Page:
Pulp Friday: more adventures behind the bamboo screen

The Turncoat

One of the most successful pulp fiction related posts to date on this site was a selection of Asian themed pulp fiction paperback covers I put up in 2011, Behind the bamboo screen: Asian pulp covers of the sixties and seventies.

For a while now I’ve been planning a follow up and here it is.

As was the case in the original post, the covers below portray the anti-communist hysteria created by the rise of the so-called ‘red menace’ as well the fate of innocent (and not so innocent) Westerners thrown into chaos and intrigue of the ‘Far east’, a place of intrigue, “notorious pleasure palaces” and “forbidden desire”.

Hong Kong was a popular setting of Asian themed pulp fiction, as evidenced by titles such as A Coffin From Hong Kong (“A seemingly innocent telephone call led him to the murder of a Chinese call-girl who had talked to much and into the teeming, sordid nightlife of colourful Hong Kong”).

Other locales portrayed below include, Korea (The Turncoat), China (Shanghai Incident – “I had two callers my first night in Shanghai – death and a honey blonde”), the “South Seas” (November Reef), India (Men and Angels), Burma (The House of Bamboo – “In a Burmese girl’s warm, seductive beauty he found escape from the flames of forbidden desire”), and Thailand (Port Orient).

The bad guys include the usual assortment of Red Chinese communist agents, assorted scheming femme fatales and evil Asian crime lords.

If this post has wet your appetite for more Asian themed pulp, you’ll find much more here on my Pinterest site.

A Coffin from Hong Kong

Shanghai Incident

Here Comes a hero

The Chinese Visitor 1

The Chinese Visitor

Men and Angels

Port Orient

Jewel of the Java Sea

The House of Bamboo

The Slaves of Sumuru

Emporer Fu manchu

The Yellow Snake

November Reef

Share

6 Responses

  1. I sometimes think these pulp covers, as fun as they are, aren’t appreciated quite enough. I can’t think of any other advertising art form that managed to create consistently outstanding images that also worked superbly as a sales tool; I mean, I know most of these books are crappy, but against my better instincts I want to read them all. You get the feeling that the artists who created these covers had a ball doing it. My only pulp cover obsession is with the pulp covers of the Doc Savage covers done by James Bama in the 1960s. The Savage books were originally published in the ’30s, but were reissued by Bantam in the ’60s. The books sold themselves thanks to Bama’s covers. When I was kid my dad used to read them out loud to me. They were a world away from the Hardy Boys. Here’s a link to someone’s Pineterest page that’s got most of the covers.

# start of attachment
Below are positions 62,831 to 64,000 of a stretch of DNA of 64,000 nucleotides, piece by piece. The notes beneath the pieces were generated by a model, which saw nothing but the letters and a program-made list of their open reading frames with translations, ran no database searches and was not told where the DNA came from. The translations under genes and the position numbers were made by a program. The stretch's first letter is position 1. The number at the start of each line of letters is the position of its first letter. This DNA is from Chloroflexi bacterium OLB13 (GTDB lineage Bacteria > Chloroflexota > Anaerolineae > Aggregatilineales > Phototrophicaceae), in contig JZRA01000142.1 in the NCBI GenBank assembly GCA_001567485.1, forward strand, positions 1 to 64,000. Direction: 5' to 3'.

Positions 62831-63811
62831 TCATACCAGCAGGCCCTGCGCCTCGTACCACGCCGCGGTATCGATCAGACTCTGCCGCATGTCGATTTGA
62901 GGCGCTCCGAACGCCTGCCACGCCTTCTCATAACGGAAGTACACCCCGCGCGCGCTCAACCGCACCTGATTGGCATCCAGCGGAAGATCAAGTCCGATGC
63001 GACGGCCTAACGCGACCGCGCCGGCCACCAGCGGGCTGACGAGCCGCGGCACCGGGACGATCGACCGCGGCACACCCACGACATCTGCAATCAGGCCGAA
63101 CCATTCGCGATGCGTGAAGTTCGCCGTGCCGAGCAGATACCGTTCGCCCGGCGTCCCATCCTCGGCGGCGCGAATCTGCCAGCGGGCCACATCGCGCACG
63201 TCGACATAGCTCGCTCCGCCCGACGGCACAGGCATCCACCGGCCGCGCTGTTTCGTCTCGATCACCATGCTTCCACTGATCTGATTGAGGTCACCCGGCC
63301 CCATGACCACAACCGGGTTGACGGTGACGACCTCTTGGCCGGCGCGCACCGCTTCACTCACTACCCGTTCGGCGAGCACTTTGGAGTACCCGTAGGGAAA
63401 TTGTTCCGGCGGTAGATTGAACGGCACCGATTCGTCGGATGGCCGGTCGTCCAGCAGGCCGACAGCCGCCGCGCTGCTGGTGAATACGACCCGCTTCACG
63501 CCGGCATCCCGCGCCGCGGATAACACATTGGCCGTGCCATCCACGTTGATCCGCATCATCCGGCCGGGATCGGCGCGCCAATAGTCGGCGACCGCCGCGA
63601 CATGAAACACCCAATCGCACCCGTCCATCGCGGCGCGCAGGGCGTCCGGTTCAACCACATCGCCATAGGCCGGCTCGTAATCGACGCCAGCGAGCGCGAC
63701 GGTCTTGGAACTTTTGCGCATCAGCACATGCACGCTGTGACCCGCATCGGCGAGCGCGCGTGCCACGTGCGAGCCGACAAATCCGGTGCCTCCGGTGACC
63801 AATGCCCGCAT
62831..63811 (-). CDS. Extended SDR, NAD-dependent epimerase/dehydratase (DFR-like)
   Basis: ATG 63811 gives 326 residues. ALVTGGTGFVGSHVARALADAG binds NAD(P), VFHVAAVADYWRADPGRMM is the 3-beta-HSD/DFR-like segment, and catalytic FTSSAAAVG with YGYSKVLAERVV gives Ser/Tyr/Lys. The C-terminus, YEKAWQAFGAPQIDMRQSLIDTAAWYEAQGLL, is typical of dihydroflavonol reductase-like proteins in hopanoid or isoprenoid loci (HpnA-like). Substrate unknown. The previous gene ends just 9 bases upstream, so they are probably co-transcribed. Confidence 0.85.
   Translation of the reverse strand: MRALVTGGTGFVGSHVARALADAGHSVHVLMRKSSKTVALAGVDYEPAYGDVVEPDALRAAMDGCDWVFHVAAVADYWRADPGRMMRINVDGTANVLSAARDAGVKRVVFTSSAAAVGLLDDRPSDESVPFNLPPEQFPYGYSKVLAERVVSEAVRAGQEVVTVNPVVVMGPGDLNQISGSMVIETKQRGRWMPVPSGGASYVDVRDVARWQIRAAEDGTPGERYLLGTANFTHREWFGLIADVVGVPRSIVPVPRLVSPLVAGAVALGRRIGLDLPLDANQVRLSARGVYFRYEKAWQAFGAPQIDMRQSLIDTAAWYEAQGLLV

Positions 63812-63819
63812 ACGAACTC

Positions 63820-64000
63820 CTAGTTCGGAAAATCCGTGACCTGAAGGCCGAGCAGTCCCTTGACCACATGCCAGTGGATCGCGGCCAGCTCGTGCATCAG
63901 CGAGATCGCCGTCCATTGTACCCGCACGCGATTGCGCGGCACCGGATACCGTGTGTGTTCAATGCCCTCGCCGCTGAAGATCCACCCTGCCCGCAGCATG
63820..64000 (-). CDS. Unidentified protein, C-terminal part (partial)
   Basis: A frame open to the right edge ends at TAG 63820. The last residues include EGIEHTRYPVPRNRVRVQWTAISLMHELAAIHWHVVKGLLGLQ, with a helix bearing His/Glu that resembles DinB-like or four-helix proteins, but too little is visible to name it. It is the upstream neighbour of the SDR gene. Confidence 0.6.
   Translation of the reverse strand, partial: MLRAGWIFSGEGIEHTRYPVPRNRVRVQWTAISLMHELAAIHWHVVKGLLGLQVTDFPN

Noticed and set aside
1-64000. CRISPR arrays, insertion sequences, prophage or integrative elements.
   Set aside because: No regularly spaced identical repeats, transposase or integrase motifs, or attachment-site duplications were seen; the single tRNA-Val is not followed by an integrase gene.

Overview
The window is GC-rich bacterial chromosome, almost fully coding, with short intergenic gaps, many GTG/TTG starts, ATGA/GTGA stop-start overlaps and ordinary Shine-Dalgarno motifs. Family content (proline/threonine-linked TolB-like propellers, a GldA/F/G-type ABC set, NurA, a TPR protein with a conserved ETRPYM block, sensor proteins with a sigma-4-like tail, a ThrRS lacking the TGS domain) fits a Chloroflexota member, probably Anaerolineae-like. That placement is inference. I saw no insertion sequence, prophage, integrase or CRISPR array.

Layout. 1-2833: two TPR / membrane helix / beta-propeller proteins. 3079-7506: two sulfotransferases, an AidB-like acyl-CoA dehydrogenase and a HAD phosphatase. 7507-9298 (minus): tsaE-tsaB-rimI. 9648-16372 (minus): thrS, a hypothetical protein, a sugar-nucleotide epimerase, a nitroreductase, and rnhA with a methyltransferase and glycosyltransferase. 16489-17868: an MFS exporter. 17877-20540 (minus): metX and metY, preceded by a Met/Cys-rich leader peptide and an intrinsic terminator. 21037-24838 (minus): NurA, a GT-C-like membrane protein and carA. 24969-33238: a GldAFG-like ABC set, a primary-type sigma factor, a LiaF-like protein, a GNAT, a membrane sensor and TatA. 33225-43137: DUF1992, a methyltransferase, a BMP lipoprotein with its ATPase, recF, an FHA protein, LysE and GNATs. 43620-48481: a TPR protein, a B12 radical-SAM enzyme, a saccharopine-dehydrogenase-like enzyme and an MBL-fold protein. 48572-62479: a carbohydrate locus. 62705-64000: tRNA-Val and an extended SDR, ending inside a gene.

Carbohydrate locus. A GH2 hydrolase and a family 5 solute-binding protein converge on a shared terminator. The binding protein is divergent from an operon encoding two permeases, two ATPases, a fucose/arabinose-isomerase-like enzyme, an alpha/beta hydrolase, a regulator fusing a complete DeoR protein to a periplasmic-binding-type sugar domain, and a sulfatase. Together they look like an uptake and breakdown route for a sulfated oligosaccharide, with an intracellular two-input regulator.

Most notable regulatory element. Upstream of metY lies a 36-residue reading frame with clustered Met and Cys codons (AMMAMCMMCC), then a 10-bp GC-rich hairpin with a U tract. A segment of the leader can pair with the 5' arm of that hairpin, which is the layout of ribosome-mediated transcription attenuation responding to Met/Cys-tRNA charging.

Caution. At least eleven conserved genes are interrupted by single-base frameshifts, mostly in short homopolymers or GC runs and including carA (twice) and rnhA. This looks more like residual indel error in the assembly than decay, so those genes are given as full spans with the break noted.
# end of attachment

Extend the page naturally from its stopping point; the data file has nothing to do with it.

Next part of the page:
http://pinterest.com/wayahowl/james-bama-art/

  2. Port Orient sounds like it could be an interesting read

  3. philip coggan

    Love the covers, bound to be collectibles. I remember reading Fu Manchu from the bookcase in my grandmother’s house, long ago – I was about 9 I think. And I’d love to get hold of House of Bamboo – that cover is so totally un-Burmese, obviously it’s all just Asia.

  4. Love me some Sumuru! One of the few cases where the movie outshone the book.

  5. I didn’t realize there was a Sumuru movie. any idea were i could find it. I love the old Sax Rohmer books.I think they could be spiced up a bit but I guess they are a product of there times and while that is part of the attraction it also has some drawbacks

Leave a Reply to philip coggan Cancel reply

Your email address will not be published. Required fields are marked *